Besides Pride Fighting Championships, no dead fight promotion was more loved and has been missed more than World Extreme Cagefighting (WEC).
Bought by UFC parent company Zuffa in 2006, WEC marched along with four nearly flawless years. The talent was phenomenal, the matchmaking was on point and each event was definitely worth watching. It was a bittersweet moment when the promotion's merger with its bigger brother was announced. While the WEC would be gone, its fighters would earn more coin and get more exposure.
The first was easily proven. Fight purses grew, sponsors became more plentiful. The second is less tangible and harder to point out. While the UFC is the king of the mixed martial arts (MMA) mountain and draws tons of eyeballs every single time it holds an event, a lot of the bantamweight and featherweight bouts in the past year have found homes on the prelims. Titles fights, of course, would headline or at least serve as co-main events but it wasn't until The Ultimate Fighter (TUF) doors were opened that a concrete promotional push could be seen.
Last night's The Ultimate Fighter 14 Finale crowned the show's first bantamweight and featherweight champions. Twelve weeks ago 32 fighters -- 16 135- and 145-pounders a piece -- showed up at the TUF house to let the world know what the little guys could do inside the Octagon.
And boy, did they.
Thanks in part to the talent pool not being sucked nearly dry as all the other weight divisions in the UFC have been due to 13 previous seasons of the reality show, TUF 14 seemed both fresh and exciting. It was something that show hadn't been in quite a while. The last time I remember being genuinely excited about the cast was way back in the fifth season when lightweights got a similar introduction -- or reintroduction as it were -- to the TUF fanbase.
There is an entire world of 135- and 145-pound prospects out there that remains untapped. A lot of fans doubt that there is anyone that can challenge featherweight champion Jose Aldo and he should vacate his title and move up in weight. True or not, that remains to be seen but the right challenger might not be fighting inside the Octagon right now. He may be someone most of us have never even heard of. That's a possibility that simply doesn't exist in the five other traditional weight classes.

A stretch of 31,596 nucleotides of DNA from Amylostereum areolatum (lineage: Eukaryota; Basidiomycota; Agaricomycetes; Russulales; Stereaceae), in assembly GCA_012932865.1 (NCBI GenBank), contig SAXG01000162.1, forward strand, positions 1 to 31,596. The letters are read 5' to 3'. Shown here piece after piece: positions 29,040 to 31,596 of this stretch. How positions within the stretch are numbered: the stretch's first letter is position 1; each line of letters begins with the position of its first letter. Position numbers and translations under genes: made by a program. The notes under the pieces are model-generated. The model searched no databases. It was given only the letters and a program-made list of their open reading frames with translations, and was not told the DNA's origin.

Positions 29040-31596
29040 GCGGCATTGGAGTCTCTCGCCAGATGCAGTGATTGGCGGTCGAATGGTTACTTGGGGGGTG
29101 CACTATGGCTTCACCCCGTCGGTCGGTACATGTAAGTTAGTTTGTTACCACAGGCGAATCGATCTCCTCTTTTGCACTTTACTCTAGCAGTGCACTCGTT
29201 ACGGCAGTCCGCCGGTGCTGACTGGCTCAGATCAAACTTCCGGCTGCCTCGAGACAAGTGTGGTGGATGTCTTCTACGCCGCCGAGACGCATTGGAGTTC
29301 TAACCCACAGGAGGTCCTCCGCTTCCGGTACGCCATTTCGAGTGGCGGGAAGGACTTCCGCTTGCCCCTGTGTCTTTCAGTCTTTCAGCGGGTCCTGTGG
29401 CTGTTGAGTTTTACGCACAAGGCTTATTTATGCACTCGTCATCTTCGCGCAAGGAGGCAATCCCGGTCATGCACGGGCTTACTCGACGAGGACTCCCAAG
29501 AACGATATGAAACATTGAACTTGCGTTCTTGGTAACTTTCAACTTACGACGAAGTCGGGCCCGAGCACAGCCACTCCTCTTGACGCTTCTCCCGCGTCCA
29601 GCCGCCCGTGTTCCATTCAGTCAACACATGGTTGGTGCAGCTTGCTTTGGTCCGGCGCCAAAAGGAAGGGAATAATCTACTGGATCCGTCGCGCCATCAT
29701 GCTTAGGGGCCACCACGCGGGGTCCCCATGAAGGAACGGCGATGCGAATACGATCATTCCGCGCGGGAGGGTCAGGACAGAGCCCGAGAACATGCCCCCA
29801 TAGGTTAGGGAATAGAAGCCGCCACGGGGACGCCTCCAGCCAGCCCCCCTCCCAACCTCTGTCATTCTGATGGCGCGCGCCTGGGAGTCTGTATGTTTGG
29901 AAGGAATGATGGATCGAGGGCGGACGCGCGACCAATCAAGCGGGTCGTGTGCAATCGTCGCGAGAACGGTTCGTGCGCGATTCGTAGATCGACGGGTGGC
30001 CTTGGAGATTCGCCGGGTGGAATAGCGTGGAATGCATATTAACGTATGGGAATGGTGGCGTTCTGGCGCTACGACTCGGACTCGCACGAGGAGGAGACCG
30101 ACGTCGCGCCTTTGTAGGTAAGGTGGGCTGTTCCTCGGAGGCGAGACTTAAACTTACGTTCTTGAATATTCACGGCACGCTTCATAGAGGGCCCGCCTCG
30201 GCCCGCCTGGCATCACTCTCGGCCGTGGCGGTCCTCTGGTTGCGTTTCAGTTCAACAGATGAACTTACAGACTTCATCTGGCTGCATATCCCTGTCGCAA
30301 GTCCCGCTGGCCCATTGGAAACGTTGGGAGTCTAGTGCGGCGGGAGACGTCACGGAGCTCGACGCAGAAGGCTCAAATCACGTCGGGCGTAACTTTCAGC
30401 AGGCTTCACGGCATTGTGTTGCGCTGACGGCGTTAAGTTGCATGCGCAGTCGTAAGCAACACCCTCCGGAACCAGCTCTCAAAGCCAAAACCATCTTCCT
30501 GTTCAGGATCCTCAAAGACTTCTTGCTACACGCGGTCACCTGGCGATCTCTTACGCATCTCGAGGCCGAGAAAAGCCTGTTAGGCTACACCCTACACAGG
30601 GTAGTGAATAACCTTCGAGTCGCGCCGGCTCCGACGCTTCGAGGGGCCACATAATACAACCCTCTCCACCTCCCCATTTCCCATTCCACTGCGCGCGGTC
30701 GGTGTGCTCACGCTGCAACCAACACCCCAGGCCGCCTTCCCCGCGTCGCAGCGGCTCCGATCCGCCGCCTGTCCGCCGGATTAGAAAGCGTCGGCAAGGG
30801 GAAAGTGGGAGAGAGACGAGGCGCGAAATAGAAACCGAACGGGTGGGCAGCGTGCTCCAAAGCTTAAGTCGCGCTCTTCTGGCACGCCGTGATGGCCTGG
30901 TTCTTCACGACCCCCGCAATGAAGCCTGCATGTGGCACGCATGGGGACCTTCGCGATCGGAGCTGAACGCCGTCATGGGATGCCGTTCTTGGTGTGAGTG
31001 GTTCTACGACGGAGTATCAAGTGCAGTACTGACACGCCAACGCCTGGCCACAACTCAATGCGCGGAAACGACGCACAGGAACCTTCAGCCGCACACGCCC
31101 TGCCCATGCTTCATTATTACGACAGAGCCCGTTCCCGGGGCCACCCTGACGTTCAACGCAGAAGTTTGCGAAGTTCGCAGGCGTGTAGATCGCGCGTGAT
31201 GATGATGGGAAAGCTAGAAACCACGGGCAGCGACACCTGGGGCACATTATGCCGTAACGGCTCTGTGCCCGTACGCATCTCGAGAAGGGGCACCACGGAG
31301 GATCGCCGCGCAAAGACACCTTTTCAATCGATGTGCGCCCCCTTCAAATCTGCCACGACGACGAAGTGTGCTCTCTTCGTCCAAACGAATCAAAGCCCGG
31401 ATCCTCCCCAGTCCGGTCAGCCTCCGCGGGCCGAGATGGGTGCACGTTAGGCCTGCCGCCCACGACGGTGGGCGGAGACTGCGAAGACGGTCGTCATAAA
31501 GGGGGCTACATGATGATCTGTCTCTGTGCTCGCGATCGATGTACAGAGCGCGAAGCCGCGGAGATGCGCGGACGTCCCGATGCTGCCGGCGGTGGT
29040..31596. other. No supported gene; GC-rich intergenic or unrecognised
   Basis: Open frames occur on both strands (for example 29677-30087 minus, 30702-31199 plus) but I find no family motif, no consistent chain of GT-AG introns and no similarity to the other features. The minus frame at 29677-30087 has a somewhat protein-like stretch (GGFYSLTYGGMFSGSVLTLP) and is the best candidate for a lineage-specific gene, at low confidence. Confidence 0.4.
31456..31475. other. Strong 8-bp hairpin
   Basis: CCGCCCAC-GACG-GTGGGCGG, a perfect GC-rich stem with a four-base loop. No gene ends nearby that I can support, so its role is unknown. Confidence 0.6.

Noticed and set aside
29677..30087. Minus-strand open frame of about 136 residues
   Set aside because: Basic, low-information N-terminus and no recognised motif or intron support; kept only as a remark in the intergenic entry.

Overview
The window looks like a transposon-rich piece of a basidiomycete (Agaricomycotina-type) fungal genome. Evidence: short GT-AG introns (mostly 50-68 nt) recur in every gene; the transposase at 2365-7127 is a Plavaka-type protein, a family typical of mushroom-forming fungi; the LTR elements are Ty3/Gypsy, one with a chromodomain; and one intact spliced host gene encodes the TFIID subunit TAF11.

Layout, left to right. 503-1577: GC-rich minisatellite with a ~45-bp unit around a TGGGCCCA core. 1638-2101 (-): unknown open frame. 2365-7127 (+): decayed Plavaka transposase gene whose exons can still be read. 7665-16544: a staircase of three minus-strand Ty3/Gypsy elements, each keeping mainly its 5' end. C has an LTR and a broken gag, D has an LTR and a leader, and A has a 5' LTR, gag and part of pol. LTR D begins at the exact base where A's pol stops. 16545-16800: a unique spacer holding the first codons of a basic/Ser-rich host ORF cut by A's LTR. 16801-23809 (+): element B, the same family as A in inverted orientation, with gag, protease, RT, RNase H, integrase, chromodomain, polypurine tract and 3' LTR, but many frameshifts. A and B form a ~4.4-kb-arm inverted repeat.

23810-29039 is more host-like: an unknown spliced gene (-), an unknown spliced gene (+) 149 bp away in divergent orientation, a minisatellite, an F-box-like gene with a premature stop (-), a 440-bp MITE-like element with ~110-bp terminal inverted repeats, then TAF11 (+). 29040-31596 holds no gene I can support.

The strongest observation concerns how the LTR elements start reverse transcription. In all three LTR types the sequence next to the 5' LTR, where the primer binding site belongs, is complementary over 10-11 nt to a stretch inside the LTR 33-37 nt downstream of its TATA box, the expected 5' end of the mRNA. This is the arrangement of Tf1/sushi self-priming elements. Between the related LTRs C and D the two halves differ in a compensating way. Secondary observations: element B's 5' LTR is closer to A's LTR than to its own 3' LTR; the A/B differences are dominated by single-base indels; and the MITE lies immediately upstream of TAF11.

After a season of great fights, the two finals themselves kept up the trend and were displays of both unabashed brutality and razor-sharp technique.
Stepping inside the Octagon on the bantamweight side was John Dodson and T.J. Dillashaw. Dodson had earned his way to the live Finale by knocking out Johnny Bedford in devastating fashion. Dillashaw dominated Dustin Pague over three rounds to punch his ticket to the finals.
When they met inside the cage, it didn't take long for Dodson to find the same sweet spot he had against Bedford. Less than two minutes into the fight, a punch connected that put Dillashaw down. Replays showed that "The Magician's" entire forearm collided with his opponent's jaw leading up to his ear, causing the disruption in equilibrium. A little bit of ground and pound later and the referee was left with no other choice than to stop the fight.
10 pounds heavier, Diego Brandao and Dennis Bermudez took each other on to decide the featherweight champion. The Brazilian seemed to be getting the better of his opponent until a picture perfect counter from Bermudez stopped "Ceara" dead in his tracks. He collapsed to the mat but recovered quickly enough to not allow Bermudez to finish him off like Dodson had done to Dillashaw one fight earlier.
The New York-native tempted fate a little too long while inside Brandao's guard and was soon getting his arm torqued and bent back thanks to a perfectly executed armbar with only seconds to spare in the opening stanza. It was MMA at its finest, proving that technique almost always trumps strength.
Both men -- along with a handful of their TUF 14 castmates -- could certainly have bright futures in the UFC. Their bouts were exciting and even a few people on my Twitter feed were already calling for Brandao and Bermudez's back and forth to win "Round of the Year" honors.
For the first time since the merger one year ago, the WEC seemed more alive and well than ever. The small guys inside the cage going at it and doing it better than their larger counterparts was something the defunct promotion was known for and that's exactly what fans got last night.
Now that TUF 14 is in the books and the UFC's two newest weight classes have completed every rite of passage needed, it'd make sense to welcome the bantamweight and featherweight fighters already under contract to the company as well as any future fighters who will now get that once nonexistent chance. It's a fantastic opportunity for them and a boon for fans who get to see the fights.
So welcome to the UFC, boys; everyone sure is glad you could make it.